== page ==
Ivana Meštrov, Table of Contents

History, especially the one dealing with modern and contemporary art, cannot be told without narration about exhibitions and exhibition practices that have gained important research value over the last decade.

Exhibition, understood as a particular context of the experience of art, has changed its characteristics through the last two centuries, finding its way towards wider and more heterogeneous audience, moving from salon to museums and galleries, thus becoming the communicational form of execution, emancipation and presentation of art par excellence. Its own body.

The space of the execution of art has followed the concepts and interventions of the Exhibition of Rejects, constructed the extraordinary ambiances of Surrealist gatherings, ‘multimedia’ languages of Dada, but also strict ‘white cubes’ of the seemingly politically neutral Modernism. There followed the decomposition of object starting from the late 1960s, live performances, experimental film screenings, meta concepts and post-Internet languages. Each of us can remember at least one exhibition concept that has ‘initiated’ us into the world of aesthetic experiences, simultaneously inducing recognition of certain sociohistorical circumstances. The reason for this lies in the fact that exhibition, the same as art, has its consequences. And we should also not neglect its periodically didactic character.

As we are immersed into Marko Tadić’s new exhibition space symptomatically entitled Table of Contents, we cannot but wonder of the content as we pass the series of models, miniature exhibition screens, photo grattages and other foundations and structures. Here, we are confronted with the exhibition itself, its model, projection, transference and form, but also with its egression of its own content and space of existence. So, as we playfully communicate with its relocated forms, section of selected works, we try to locate ourselves. Today, when Internet as a medium surpasses the ephemeral and unique quality of an exhibition, as well as the static quality of physical space, new spaces and forms of communication and distribution of exhibited works are being tested. All this in continuity of previous conceptual departures and strivings to depart from the classic media of the late 1960s and early 1970s.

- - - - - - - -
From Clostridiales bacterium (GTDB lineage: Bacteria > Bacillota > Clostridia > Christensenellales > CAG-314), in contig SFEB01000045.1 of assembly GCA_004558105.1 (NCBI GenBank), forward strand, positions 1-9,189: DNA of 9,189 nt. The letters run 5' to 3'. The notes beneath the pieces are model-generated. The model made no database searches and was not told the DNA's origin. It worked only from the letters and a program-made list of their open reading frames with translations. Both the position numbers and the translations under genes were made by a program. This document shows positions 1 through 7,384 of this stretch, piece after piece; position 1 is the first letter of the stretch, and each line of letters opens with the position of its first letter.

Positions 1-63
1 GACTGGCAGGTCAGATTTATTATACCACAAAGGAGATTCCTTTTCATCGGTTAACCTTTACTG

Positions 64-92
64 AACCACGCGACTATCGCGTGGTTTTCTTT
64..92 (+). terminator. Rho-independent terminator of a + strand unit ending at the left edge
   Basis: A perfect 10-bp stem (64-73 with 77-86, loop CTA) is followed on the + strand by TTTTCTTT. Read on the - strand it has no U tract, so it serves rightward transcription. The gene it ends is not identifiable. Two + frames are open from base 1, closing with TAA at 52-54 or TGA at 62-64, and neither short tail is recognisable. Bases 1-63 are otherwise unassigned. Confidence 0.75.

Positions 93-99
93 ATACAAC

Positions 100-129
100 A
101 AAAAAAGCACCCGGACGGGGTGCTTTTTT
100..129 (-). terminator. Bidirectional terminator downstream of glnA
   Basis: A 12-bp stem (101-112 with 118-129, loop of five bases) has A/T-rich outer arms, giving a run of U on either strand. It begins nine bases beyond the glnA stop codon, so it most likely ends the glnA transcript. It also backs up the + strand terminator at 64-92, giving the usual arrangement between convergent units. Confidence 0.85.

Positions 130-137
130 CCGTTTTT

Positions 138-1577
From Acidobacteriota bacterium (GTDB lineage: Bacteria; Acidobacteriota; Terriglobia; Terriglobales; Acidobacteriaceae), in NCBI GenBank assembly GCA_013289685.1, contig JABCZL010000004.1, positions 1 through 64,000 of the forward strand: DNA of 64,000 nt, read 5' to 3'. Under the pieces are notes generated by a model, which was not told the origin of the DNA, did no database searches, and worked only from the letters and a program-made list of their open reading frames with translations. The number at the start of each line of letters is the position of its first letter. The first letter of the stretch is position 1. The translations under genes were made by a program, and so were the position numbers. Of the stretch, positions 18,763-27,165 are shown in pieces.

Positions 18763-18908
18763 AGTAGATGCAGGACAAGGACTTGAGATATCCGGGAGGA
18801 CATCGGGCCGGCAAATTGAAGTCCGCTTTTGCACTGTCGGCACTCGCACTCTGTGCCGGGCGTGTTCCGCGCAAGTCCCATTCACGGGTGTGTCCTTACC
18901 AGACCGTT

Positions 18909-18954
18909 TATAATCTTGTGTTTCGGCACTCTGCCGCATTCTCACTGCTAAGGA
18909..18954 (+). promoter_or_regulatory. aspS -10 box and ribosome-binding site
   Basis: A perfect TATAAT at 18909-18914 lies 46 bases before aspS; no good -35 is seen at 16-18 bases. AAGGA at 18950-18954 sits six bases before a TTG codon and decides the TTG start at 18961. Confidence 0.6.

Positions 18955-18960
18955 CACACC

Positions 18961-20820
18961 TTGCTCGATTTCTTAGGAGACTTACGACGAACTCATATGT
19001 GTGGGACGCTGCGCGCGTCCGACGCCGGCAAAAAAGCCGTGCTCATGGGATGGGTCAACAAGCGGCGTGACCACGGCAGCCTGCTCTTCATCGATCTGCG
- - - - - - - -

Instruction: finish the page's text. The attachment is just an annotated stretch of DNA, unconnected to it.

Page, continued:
This may be the reason why we shouldn’t be surprised that this exhibition, as well as the artworks Marko Tadić regards and displaces, bring us back to the ‘age of innocence’ of the exhibition formats, the time of 1950s and 1960s. That was the time when exhibition gained its position as a specific place of the exchange of aesthetic experience and performance of art as such. It takes us back in time when trust in the autonomous quality of art was renewed and the specifics of medium were constructed. From the present-day cacophony, opening of such chapter may seem nostalgic. However, precisely this reduction of exhibition dimension within the exhibition itself indicates a nearly ironic twist within this nostalgic character. Modern times, its languages, structures and settings are the red string leading to the stability between the model and foundation of a work in progress.

Tadić uses collage and drawing as primary media and appropriation as a base, and experiments, confronts and opposes his times. In all its ambivalence, he discretely talks of the times past, but doesn’t hide the present moment either. Within the exhibition space, a kind of a picture book is disclosed, as well as a model for animation with numerous emblematic elements of extraordinary aesthetic redistribution, but also with many blank, contemplative, white surfaces. The whole image is overruled by exceptionally visible processes of montage and composition. Through these interspaces appears the fact that art, in the name of its construction, still reaches the reality. However, its intrinsic artificial quality does not disappear from its content. The key to deciphering this content lies in the constant balance between the artistic form and prosaic life.

Ivana Meštrov